Don’t take my word for it. Try the U.S. Government Accountability Office: “The security environment remains volatile and dangerous. The DOD reports that the United States has not achieved its goal of defeating al Qaeda in Iraq, local security forces (such as Sons of Iraq) have not reconciled with the central government, and the cease-fire agreement with the Mahdi Army remains tenuous.” And there’s more where that came from in that July 23, 2008 report, including the judgment that the administration has no strategic plan for life after the Surge.

At the core of the Iraq plans presented by Barack Obama and John McCain is a demand of the Iraqis that they assume responsibility for their battered country, even though much of the battering occurred on our watch. They – we – simply don’t want to abide by the sensible (and quite ethical) Pottery Barn principle famously invoked by former Secretary of State Colin Powell. (Powell also said, somewhat less famously, that “it is a civil war. The current strategy to deal with it, called a surge, the military surge, our part of the surge under General Petraeus - the only thing it can do is put a heavier lid on this boiling pot of civil war stew.”)

We know quite a bit after five-plus years, but we still don’t know much about the ordinary Iraqi citizens we claim to be saving, most of whom want us to leave.

We also know that valid criticism of Washington’s Iraq policy is often labeled “trashing the troops” by those who refuse to acknowledge brutal reality.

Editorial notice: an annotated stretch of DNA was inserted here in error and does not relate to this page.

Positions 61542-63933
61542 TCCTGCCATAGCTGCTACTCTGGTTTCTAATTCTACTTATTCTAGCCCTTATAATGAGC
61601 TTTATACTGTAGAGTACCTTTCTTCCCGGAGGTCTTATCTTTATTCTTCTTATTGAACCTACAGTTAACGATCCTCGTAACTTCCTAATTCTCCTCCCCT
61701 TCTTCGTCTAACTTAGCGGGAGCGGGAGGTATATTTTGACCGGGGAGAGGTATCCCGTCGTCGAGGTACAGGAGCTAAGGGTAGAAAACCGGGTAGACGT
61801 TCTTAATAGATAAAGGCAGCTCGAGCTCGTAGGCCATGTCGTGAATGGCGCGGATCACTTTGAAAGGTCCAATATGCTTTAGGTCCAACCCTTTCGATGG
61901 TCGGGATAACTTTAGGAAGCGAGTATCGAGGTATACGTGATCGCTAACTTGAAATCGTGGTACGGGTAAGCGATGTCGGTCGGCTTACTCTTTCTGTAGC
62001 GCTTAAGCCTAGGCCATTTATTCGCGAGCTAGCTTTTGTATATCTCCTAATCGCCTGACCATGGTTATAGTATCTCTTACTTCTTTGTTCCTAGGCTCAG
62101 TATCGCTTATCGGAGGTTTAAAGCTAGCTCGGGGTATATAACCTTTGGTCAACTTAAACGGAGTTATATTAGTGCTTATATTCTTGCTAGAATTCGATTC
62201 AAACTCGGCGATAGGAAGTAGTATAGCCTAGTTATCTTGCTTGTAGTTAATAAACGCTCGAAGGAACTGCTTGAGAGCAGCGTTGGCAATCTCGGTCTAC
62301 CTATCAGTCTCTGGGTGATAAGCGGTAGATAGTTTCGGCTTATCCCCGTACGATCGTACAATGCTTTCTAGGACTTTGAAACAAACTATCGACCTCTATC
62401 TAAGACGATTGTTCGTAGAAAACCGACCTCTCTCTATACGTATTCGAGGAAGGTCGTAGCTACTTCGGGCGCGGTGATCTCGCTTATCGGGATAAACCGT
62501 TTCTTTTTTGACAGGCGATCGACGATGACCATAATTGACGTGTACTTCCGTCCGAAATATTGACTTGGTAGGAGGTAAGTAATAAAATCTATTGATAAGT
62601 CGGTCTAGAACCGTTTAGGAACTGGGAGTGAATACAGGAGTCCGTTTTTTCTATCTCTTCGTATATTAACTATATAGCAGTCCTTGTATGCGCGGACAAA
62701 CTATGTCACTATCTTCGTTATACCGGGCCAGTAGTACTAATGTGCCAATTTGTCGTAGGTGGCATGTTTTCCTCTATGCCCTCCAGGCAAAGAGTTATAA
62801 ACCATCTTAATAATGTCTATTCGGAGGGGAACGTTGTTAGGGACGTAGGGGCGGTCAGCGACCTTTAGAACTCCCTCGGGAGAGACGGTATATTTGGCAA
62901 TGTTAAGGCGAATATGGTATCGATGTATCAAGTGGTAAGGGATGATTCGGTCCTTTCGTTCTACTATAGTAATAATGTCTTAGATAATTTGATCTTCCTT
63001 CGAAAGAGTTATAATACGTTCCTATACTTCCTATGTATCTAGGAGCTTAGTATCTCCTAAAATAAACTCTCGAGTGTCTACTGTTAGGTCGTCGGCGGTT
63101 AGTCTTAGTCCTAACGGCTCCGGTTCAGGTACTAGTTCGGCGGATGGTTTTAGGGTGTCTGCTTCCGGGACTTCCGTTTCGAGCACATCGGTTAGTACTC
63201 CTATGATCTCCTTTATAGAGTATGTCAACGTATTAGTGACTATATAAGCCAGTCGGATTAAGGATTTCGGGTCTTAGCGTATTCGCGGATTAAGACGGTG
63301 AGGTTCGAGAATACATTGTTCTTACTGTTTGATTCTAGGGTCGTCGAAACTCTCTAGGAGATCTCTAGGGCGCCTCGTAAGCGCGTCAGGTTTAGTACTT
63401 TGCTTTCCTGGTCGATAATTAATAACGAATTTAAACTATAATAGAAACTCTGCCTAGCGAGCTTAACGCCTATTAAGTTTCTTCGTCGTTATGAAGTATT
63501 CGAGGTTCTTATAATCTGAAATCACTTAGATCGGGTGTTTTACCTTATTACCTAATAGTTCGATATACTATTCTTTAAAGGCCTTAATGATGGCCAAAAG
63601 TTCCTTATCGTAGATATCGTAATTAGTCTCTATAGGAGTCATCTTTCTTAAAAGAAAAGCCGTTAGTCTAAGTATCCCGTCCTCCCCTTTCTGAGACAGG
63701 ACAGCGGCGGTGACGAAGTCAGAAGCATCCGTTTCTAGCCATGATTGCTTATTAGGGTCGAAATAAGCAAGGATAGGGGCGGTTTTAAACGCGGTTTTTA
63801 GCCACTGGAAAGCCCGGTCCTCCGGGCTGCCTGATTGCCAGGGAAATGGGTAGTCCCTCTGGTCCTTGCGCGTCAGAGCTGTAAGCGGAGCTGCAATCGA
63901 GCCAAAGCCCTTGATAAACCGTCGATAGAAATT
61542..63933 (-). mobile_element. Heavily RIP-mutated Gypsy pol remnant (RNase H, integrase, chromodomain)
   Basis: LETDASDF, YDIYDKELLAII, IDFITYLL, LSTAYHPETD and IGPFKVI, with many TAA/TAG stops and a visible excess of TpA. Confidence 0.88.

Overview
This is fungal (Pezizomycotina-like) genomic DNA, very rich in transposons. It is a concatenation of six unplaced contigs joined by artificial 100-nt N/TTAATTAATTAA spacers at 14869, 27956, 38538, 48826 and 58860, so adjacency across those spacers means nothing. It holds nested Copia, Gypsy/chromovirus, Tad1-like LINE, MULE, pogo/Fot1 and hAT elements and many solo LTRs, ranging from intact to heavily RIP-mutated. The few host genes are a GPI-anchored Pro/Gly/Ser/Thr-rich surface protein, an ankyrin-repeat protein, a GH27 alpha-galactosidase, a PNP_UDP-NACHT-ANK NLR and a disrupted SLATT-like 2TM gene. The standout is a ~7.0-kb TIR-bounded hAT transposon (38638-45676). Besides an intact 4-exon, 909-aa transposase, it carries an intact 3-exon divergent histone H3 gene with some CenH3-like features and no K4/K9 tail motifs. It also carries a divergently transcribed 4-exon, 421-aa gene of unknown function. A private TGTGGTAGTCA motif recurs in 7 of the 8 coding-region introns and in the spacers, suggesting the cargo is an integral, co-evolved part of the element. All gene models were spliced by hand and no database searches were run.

Those of us critics who have actually been to Iraq know that our soldiers and Marines are following orders, doing their job. Problem is, when we point our cameras at them, they become lightning rods for everything that happens, whether good, bad, indifferent. Meanwhile, the architects of this experiment sit safely at home deflecting well-earned criticism and spinning stories for credulous reporters and self-interested pundits. And so the gap between rhetoric and reality grows.

But now, well into 2008 and deep into the fifth year of “Operation Iraqi Freedom,” I’m mostly thinking about the events of January 2005 because 1/2 headed back to Iraq recently. Counting the 2003 invasion, this is the unit’s fifth turn through the revolving door to Iraq. I don’t know of anyone making their fifth pump, but a handful of grunts I patrolled with in Anbar province in 2006 will be making their second or third – and that’s not counting tours in Afghanistan. They venture into a parallel reality, a vacuum, which we at home haven’t taken the time to notice, to feel, or to understand.